I'm continually amazed by KM's performance

I decided that I wanted to change the layout of our apps' help files, switching from a drop-down index to a sidebar-based nav layout, like this:

But because the sidebar is dependent on the help file's contents, it can't be built until the help file itself is written. And because this is running in Apple's Help system, and our apps are commercial products, I didn't want to include any sort of open-source processing engine.

What I needed was a way to process my HTML files after I wrote them. In the span of a few hours, I created a KM help file processing macro. The macro does the following:

Opens a specified help folder, and then does this for any HTML files in the folder:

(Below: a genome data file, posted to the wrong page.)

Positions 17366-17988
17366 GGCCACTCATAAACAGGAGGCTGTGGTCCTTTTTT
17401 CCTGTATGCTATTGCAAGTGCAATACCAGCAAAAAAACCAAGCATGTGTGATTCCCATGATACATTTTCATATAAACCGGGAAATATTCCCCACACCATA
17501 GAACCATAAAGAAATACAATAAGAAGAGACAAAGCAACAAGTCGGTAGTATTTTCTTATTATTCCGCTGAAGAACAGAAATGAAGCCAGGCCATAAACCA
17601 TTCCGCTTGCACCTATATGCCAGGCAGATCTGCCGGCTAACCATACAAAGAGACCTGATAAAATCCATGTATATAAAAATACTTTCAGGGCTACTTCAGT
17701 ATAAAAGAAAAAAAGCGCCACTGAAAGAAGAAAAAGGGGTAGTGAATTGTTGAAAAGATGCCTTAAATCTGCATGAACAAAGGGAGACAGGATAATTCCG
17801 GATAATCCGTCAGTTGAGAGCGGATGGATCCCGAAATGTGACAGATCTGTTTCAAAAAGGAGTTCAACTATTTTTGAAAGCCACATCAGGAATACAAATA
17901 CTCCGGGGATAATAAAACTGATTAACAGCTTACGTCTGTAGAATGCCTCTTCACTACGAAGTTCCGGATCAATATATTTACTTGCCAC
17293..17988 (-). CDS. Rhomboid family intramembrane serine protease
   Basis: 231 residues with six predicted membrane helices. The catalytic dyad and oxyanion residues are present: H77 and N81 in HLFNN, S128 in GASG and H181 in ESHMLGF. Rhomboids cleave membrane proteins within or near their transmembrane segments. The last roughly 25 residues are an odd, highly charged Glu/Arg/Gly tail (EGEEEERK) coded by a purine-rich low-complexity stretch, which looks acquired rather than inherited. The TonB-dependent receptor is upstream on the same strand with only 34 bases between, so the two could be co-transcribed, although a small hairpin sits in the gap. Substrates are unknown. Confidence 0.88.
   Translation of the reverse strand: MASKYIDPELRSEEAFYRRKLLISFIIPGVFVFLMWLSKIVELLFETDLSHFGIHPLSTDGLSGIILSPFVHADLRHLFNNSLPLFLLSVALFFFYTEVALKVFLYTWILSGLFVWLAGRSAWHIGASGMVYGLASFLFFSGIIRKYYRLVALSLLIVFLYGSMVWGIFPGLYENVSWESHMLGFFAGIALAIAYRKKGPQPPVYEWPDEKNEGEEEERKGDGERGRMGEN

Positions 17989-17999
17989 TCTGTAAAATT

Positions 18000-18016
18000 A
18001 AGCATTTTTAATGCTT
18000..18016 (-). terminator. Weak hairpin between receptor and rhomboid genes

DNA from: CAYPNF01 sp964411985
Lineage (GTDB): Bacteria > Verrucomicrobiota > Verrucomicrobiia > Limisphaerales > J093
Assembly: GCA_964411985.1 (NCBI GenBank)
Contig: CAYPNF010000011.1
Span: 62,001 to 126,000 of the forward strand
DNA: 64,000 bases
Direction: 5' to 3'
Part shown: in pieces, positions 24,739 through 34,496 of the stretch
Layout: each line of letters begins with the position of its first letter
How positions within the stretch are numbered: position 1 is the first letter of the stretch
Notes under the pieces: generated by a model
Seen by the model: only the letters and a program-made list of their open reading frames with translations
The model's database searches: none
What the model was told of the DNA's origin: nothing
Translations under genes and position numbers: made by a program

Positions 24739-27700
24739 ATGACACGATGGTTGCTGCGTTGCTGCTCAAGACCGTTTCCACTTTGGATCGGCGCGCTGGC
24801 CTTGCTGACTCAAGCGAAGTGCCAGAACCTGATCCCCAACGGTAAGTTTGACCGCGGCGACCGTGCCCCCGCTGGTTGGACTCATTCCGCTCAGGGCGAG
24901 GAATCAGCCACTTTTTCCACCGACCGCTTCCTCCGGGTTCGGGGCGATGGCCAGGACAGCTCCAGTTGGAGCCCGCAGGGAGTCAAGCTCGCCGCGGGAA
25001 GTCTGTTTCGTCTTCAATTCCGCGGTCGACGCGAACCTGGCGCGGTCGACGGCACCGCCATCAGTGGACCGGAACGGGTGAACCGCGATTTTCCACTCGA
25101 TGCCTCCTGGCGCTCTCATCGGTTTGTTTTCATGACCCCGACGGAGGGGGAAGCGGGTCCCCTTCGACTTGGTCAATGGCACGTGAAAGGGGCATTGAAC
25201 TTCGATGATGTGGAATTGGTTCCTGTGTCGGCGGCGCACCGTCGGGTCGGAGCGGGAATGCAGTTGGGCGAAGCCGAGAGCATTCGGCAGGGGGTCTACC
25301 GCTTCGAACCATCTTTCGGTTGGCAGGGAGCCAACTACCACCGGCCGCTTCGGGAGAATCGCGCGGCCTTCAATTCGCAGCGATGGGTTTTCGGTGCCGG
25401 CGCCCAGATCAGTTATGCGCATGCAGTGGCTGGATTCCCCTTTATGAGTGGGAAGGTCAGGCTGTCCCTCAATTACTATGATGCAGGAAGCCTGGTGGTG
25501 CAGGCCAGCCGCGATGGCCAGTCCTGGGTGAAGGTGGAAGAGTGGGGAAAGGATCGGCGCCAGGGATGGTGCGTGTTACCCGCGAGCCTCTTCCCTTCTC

1. Searches each file for an index number, so the macro knows the order of items in the sidebar. I prepend the index number to the filename, sort that list, then remove the index number. Now I have a sorted list of file names to process.

  2. That list is then used in this step to build the HTML for the sidebar. This requires searching each file for some things—a title tag for the header (regex on the file), and then name tags for sub-bullets (a perl script). Each line also has to be processed with regex to add the proper HTML formatting for the sidebar.

  3. At the end of step two, I have a sidebar, but it's not specific to each file. Step three starts with that generic sidebar, then for each file, customizes it as needed (i.e. links are added and removed when each page is frontmost), and then writes the changes directly into each file.

For my tests, I used an old help file with four files totalling about 75KB of drive space. The macro goes through these files three separate times to do all the processing, and creates four distinct versions of the above nav bar (starting with absolutely nothing). And how long does that take?

0.15 seconds.

That's ... just ... crazy fast! Amazing work, @peternlewis!

-rob.

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